How Can We Better Predict High-Risk Pregnancies for Women with SCD?

Though sickle cell disease (SCD) is associated with significant lifetime morbidity and premature mortality, better quality of care has led to improved survival, with more women reaching reproductive age. Pregnant women with SCD, though, do experience an increased risk of maternal and fetal adverse outcomes.

Given the lack of comprehensive data on pregnancy outcomes in these women, quantifying that risk and identifying groups of women at the highest risk for poor outcomes has been challenging.

A new, first-of-its-kind meta-analysis reports that, when compared to healthy pregnant women, pregnant women with a severe form of SCD are six times more likely to die during or following pregnancy and have an increased risk for stillbirth, high blood pressure, and preterm delivery.

The study, conducted by Eugene Oteng-Ntim, MD, and researchers from King’s College London and the London School of Hygiene & Tropical Medicine, examined 21 published observational studies comparing outcomes in women with and without SCD.

“While we know that women with sickle cell disease will have high-risk pregnancies, we have lacked the evidence that would allow us to confidently tell these patients how likely they are to experience one complication over another,” said Dr. Oteng-Ntim, MD. “This reality makes it difficult for us as care providers to properly counsel our sickle cell patients considering pregnancy.”

Taken together, the studies included 26,349 pregnant women with SCD and 26,151,746 pregnant healthy women. Investigators classified the SCD population based on genotype, including:

  • 1,276 women with the classic form (HbSS genotype)
  • 279 with a milder form (HbSC genotype)
  • 24,794 whose disease genotype was unreported

Based on their analysis, in women with HbSS disease compared to healthy women, there was an increased risk of:

  • Maternal mortality (RR=5.98; 95% CI 1.94-18.44)
  • Pre-eclampsia (RR=2.43; 95% CI 1.75-3.39)
  • Eclampsia (RR=4.89; 95% CI 1.97-12.16)
  • Stillbirth (RR=3.94; 95% CI 2.60-5.96)
  • Neonatal death (RR=2.68; 95% CI 1.49-4.82)
  • Preterm delivery (RR=2.21; 95% CI 1.47-3.31)
  • Infants born small for gestational age (RR=3.72; 95% CI 2.32-5.98)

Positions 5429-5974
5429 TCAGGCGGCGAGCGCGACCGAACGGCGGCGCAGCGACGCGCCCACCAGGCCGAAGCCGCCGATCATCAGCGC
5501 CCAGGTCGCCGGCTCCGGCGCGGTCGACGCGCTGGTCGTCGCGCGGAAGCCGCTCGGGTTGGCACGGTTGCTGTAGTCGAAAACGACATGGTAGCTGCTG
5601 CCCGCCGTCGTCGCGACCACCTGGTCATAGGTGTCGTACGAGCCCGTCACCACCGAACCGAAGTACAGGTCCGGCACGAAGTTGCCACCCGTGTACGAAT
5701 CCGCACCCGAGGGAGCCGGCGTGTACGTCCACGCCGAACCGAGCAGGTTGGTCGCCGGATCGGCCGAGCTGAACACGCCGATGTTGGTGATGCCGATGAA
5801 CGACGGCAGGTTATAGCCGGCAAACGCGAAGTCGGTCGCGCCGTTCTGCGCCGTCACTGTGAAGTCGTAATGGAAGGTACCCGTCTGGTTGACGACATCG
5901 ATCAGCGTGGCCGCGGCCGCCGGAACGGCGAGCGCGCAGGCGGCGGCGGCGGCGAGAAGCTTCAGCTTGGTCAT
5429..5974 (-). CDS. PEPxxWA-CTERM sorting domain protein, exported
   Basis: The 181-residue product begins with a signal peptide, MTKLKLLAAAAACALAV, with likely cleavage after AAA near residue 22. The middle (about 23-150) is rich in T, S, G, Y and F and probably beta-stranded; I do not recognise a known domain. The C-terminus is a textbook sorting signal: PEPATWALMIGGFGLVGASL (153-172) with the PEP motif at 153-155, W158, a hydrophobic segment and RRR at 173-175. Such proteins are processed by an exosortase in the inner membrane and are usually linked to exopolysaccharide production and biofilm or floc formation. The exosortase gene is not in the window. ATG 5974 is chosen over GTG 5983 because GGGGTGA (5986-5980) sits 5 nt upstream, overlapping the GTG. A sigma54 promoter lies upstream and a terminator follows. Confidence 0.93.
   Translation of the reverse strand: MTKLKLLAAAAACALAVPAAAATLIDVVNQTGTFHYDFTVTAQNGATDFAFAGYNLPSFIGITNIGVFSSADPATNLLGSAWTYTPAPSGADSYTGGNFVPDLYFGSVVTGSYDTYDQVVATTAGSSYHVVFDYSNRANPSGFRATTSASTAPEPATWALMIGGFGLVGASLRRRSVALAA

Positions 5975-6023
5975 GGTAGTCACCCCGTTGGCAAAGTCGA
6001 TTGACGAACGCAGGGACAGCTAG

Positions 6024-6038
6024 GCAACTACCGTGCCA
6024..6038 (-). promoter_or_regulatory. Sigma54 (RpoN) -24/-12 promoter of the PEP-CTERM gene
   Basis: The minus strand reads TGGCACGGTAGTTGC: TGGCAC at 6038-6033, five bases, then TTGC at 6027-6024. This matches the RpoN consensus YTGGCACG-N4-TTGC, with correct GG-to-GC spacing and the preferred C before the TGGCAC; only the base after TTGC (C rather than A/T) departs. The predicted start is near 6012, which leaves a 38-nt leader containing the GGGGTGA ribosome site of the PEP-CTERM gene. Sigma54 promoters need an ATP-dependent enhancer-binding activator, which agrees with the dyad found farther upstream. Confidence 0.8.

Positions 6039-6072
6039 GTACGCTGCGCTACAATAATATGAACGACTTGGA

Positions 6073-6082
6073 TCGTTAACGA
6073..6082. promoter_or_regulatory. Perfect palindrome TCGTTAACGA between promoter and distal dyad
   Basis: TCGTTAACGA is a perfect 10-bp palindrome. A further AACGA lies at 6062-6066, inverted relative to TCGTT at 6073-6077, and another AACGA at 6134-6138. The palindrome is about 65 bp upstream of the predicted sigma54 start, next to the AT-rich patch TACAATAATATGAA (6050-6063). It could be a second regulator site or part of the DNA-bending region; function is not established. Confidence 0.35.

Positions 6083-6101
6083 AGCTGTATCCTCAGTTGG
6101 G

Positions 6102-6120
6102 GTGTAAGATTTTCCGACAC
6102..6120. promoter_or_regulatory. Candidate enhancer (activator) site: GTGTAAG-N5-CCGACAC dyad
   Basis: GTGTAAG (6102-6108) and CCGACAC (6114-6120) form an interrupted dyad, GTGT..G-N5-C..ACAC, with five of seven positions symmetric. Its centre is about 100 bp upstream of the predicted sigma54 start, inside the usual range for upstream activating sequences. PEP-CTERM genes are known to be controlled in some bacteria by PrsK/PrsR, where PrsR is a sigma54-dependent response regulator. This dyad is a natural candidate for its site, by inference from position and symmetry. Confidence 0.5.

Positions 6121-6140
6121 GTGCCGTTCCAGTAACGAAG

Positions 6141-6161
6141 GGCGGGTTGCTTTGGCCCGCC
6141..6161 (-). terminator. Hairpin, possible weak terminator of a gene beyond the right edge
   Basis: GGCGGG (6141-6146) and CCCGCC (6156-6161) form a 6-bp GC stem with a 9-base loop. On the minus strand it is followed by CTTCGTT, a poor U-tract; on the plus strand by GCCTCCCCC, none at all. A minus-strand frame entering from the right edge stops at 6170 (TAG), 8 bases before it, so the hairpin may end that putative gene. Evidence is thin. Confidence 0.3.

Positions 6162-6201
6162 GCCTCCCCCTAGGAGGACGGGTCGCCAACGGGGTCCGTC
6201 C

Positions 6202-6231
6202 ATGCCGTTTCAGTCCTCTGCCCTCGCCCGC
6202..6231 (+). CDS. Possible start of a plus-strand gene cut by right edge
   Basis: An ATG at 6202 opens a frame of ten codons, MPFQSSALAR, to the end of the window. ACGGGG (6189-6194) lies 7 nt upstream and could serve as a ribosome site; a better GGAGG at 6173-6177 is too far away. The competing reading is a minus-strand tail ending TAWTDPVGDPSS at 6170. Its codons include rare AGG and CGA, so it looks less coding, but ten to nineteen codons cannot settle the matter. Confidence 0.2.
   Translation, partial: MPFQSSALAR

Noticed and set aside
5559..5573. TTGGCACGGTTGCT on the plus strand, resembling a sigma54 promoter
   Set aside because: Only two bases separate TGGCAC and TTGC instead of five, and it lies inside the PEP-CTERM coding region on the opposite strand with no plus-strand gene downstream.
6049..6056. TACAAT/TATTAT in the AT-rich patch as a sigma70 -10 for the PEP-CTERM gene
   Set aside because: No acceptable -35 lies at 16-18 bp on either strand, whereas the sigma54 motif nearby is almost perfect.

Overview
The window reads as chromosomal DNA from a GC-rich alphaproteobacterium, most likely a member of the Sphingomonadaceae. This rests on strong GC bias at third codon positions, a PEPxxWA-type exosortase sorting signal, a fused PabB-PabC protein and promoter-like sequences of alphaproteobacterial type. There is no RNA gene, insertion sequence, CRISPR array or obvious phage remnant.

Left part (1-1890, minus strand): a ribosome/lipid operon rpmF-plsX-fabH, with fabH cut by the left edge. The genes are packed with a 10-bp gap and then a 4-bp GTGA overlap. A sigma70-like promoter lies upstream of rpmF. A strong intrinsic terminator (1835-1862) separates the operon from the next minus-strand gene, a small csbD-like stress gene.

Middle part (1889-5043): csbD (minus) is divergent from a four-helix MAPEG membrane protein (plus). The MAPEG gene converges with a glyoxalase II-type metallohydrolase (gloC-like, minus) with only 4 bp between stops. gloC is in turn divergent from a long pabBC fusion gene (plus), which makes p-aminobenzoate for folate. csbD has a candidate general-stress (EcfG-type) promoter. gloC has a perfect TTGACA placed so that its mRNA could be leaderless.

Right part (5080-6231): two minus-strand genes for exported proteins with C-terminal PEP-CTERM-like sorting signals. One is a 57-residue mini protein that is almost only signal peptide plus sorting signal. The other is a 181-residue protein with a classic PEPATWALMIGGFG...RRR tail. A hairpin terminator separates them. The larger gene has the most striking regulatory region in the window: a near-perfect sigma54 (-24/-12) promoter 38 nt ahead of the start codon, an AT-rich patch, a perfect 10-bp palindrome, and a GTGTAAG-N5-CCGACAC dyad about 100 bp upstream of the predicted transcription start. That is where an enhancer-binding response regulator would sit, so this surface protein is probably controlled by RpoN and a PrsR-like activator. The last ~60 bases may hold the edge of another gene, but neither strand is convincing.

Thirteen of the studies Dr. Oteng-Ntim and investigators analyzed originated from high-income countries ($30,000 income per capita or greater), while the remaining were from low- to middle-income countries. There was a substantial difference in the magnitude of risk of maternal death and stillbirth for SCD patients from high-income countries, compared to those from low-income countries (OR=0.15; 95% CI 0.02-0.86 and OR=0.28; 95% CI 0.14-0.55, respectively). These results, the authors wrote, “suggest that the risk of death is dependent on the availability of adequate health-care resources and expertise.”

“In high-income countries, women with sickle cell disease are usually managed by a multidisciplinary team of obstetricians, hematologists, specialist midwives, and anesthetists, but the greatest burden of morbidity and mortality undoubtedly lies within low- and middle-income countries where access to specialist antenatal care may be limited,” the authors wrote.

Although women with milder or unreported forms of SCD were less likely than those with HbSS to experience complications, these women still remained at higher risk for most complications compared to healthy mothers. “Our report suggests that, even in developed countries with advanced care, there continues to be a much higher maternal mortality rate in women with sickle cell disease compared to the general population, strongly suggesting that more work must be done to improve outcomes for these patients and their families,” said Dr. Oteng-Ntim. “By improving care providers’ ability to more accurately predict adverse outcomes, this analysis is a first step toward improving universal care for all who suffer from this disease.”

Oteng-Ntim E, Meeks D, Seed PT, et al. Adverse maternal and perinatal outcomes in pregnant women with sickle cell disease: systematic review and meta-analysis. Blood. 2015 March 23. [Epub ahead of print]